I got rather philosophical earlier thinking about life in general, hellos and goodbyes, and how when you come into the world as a child and things are new and different, and there is so much to discover. Your life is filled with “hellos”. You’re encountering all the people in your world, your family, friends, the people at school. You do say some “Goodbyes” but it is “Hello” that predominates in your life. Then as you age there is that indefinable point where you began to say more “Goodbyes” than you do “Hellos.” You begin to outlive friends and family, and possessions fall away, until you say that last, final “goodbye” to this world.
Of course, part of what prompted this philosophical musing is the demographics of the place I’m currently living in. (I lost my next door neighbor last week.) But part of it was learning that one of mom’s long-time friends suffered a fall while visiting relatives over Christmas. She hit her head, and never regained consciousness. It happened so quickly — a split second is all it takes. I learned today they’ve put her on hospice. It’s only a matter of time.
I’ve always had a tendency to live in the moment, and it’s things like this that only reinforce my belief. It makes me want to spend as much time as I can deriving every morsel of enjoyment from life that I can. It’s also made me think about that nebulous thing called “Quality of Life” that people talk about. My needs are all being met; my wants are few.
I’ll be moving within a month (I hope), and I’ll also very likely be starting chemotherapy again in February. I hope to goodness this round of chemo is easier than the last one. Last time, I had a heart attack pretty much the first crack out of the box and was hospitalized four times for side effects of chemotherapy including a bout of pneumonia. I’d just as soon not go through all that again. I have a cancer of the immune system — lymphoma is tumors of the lymph glands — and it could convert to leukemia — cancer of the white blood cells — at any time. The middle of a pandemic is no time to be fooling with your immune system, and the specter of COVID will be looking over my shoulder the whole time. Still, I did it before; I can do it again. Bald is beautiful.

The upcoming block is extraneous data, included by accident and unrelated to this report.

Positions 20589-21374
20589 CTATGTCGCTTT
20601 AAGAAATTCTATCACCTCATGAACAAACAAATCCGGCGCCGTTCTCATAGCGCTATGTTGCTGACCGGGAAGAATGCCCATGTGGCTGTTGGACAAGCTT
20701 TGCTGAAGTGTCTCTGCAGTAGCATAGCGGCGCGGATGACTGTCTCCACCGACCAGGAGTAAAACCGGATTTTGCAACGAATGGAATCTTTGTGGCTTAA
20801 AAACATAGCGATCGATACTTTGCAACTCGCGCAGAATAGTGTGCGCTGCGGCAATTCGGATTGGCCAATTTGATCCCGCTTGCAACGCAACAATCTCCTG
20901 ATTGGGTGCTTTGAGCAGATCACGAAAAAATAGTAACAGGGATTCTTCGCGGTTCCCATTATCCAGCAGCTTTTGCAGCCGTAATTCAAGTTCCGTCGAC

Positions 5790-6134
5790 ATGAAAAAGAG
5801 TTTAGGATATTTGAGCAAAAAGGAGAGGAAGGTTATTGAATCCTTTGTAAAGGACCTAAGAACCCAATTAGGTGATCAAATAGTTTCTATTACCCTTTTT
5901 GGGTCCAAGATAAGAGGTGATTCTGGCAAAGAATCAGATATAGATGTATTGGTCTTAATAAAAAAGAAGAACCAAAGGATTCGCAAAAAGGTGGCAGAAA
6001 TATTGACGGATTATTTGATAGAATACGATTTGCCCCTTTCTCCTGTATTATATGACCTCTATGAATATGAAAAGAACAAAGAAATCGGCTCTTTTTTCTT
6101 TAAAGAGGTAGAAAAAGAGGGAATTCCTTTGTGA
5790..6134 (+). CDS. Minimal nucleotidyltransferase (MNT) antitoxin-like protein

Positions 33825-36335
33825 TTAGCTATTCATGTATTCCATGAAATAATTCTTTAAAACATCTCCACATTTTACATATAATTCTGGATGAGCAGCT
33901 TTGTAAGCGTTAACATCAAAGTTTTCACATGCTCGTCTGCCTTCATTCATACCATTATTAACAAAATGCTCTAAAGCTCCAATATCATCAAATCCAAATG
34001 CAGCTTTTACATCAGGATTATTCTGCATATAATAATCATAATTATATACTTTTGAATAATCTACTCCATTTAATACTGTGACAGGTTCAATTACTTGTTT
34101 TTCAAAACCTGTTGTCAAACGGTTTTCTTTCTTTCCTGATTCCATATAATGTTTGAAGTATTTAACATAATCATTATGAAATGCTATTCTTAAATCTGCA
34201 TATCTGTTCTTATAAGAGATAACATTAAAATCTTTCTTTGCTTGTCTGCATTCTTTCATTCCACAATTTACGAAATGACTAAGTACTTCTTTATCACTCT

At least mom is in a place where she is safe and well looked after, where she has medical supervision and I won’t have to worry about her. That is one comfort going into this. I still have no word on when I can move. I just hope it’s before February. I’d like to be in and settled before I start chemo again.
I have bluetooth earbuds for this computer, and one of life’s current pleasures is to be able to listen to music on YouTube, even when I’m not sitting at the computer. Think I’ll find some Chopin or Bach’s Well-Tempered Clavier and sit and knit for a bit.
4 thoughts on “Hello, Goodbye”
There is so little anyone can say in a situation like this. Perhaps, the very best of luck and warmest wishes for an easy journey are about the best one can do.
I was once in your shoes and I hated it when people asked “how are you.”
Hope everything is ok in February love the picture of the cat
If I had that cat, I’d name it Squirrel. That’s how my pet squirrel used to hang out atop the doors.
What you say about those ‘split seconds’ is so true. There have been a few times in the past year when I’ve gone down on a boat: tripped on a line, or a hose, or whatever. So far, no lasting damage, but the experience always brings the same sort of philosophical thoughts. On the other hand, I sometimes think, “Well, there’s my bone scan for the year.”
I hope that 2022 will be very kind to you and to Florence. 2021 did not play fair.